Public reporting on the number of English learners making progress in learning English is required by the Elementary and Secondary Education Act (ESEA). States also must report yearly increases in the numbers of English learners attaining English proficiency. This public reporting helps ensure that public schools are accountable for providing English learners with language development services that enable them to move up in their level of English proficiency.
Although ESEA requires that the progress of English learners with disabilities be reported separately when numbers are not too small, it does not require that progress is reported separately for the alternate English language proficiency (Alt-ELP) assessment. Districts must inform parents within 30 days if their child who is an English learner with the most significant cognitive disabilities does not meet established targets on the state alt-ELP assessment.
Frequently Asked Questions
Performance data from the Alt-ELP assessment can be used by states to determine the extent to which educational programs are helping English learners attain English language proficiency. Poor Alt-ELP scores may indicate the need for improved programs and services. In addition, Alt-ELP scores are a factor in determining whether an English learner with the most significant cognitive disabilities may be exited from receiving English language development services.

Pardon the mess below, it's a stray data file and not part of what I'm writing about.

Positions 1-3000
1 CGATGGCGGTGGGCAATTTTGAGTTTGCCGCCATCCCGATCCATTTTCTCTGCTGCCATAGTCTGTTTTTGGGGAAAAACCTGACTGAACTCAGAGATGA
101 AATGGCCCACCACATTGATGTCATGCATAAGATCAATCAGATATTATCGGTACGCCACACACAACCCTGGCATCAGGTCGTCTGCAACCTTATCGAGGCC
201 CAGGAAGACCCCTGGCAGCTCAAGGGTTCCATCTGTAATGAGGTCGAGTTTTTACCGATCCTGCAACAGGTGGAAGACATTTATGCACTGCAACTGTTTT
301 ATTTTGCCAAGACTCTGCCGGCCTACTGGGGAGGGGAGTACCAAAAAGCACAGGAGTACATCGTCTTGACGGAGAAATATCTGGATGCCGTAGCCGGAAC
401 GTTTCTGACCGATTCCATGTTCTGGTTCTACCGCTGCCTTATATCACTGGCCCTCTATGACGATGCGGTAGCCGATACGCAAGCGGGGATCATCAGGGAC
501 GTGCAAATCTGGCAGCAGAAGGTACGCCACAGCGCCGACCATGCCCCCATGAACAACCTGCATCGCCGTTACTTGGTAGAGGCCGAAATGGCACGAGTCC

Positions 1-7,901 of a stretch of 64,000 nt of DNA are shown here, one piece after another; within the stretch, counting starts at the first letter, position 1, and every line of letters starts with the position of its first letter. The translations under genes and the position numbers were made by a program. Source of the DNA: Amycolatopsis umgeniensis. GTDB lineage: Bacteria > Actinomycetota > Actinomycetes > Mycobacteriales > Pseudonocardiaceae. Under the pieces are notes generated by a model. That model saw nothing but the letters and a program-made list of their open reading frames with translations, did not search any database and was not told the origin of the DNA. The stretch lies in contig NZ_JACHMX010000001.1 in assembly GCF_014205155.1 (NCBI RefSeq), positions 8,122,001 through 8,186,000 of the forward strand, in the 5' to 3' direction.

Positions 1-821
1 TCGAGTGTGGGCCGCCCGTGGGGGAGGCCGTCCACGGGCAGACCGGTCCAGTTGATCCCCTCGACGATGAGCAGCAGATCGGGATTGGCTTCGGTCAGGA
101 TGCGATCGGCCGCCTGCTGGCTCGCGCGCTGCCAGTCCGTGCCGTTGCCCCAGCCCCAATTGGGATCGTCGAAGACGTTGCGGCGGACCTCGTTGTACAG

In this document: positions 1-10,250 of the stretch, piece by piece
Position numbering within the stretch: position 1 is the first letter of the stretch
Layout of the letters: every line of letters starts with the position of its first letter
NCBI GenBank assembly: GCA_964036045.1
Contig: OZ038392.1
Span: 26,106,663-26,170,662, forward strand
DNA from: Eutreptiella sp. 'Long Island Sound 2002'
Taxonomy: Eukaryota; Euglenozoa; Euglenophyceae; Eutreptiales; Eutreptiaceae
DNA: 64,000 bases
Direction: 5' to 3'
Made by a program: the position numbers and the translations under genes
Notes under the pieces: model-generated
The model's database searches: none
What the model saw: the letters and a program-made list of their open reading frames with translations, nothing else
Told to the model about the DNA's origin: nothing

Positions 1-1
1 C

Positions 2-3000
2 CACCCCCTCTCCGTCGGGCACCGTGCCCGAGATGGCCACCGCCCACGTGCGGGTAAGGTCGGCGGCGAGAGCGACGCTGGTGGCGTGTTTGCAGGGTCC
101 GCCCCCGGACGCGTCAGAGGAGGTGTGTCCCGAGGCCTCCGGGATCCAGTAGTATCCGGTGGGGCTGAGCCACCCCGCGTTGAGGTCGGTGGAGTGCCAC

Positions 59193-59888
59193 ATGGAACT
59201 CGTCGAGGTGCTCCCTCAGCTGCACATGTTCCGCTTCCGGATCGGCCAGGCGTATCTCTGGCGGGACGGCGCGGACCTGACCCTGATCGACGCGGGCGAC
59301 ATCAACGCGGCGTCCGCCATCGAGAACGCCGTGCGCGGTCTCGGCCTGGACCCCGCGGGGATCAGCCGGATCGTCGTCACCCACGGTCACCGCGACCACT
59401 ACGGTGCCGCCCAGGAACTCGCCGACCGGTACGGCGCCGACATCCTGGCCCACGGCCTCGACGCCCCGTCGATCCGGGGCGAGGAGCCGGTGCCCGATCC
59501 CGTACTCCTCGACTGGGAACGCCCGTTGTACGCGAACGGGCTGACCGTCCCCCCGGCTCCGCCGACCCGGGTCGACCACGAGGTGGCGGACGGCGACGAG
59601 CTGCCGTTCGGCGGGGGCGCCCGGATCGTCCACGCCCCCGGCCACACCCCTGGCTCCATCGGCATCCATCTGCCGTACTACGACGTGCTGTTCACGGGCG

States do not report public data that identify individual English learners. In circumstances where there are very few English learners participating in a particular assessment, a state will set a minimum number below which it will not publicly report results. This minimum number is intended to protect student confidentiality. The minimum number varies by state.